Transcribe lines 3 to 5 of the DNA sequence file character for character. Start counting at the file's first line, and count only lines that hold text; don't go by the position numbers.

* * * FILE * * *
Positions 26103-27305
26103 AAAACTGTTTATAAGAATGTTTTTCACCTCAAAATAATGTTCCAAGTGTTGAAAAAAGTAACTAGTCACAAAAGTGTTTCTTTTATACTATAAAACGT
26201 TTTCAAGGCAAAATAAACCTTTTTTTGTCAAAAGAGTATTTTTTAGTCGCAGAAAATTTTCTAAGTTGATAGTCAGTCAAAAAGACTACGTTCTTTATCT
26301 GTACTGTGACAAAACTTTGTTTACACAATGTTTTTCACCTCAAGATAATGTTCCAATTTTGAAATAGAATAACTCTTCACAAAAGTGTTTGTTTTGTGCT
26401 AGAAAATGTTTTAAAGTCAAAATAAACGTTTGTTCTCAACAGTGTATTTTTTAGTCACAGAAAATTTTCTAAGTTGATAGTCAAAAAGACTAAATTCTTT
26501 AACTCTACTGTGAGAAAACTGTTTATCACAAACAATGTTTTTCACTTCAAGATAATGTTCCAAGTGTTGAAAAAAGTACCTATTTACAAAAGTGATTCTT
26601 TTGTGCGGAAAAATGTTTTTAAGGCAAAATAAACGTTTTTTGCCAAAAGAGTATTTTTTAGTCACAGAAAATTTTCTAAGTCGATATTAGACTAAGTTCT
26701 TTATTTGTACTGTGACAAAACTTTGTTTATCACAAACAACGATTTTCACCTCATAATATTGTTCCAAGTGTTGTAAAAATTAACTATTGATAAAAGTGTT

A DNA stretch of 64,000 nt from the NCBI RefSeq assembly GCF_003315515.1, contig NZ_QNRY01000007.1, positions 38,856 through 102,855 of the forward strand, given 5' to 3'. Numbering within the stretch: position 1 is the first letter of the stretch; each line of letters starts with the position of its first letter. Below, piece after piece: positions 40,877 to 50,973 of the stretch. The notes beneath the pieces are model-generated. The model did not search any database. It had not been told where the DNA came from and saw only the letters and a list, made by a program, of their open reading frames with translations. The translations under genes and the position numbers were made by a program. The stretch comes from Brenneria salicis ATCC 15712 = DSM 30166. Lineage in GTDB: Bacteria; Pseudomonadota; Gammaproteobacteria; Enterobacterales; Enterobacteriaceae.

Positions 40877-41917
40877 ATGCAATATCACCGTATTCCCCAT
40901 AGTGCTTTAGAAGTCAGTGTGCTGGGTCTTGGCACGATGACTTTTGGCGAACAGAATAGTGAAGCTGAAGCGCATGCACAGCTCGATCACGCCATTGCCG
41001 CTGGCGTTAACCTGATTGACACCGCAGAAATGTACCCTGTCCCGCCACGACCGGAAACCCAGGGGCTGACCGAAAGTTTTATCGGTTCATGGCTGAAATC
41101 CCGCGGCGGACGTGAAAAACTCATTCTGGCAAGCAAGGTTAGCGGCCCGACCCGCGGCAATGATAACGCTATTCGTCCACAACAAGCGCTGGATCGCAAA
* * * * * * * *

26201 TTTCAAGGCAAAATAAACCTTTTTTTGTCAAAAGAGTATTTTTTAGTCGCAGAAAATTTTCTAAGTTGATAGTCAGTCAAAAAGACTACGTTCTTTATCT
26301 GTACTGTGACAAAACTTTGTTTACACAATGTTTTTCACCTCAAGATAATGTTCCAATTTTGAAATAGAATAACTCTTCACAAAAGTGTTTGTTTTGTGCT
26401 AGAAAATGTTTTAAAGTCAAAATAAACGTTTGTTCTCAACAGTGTATTTTTTAGTCACAGAAAATTTTCTAAGTTGATAGTCAAAAAGACTAAATTCTTT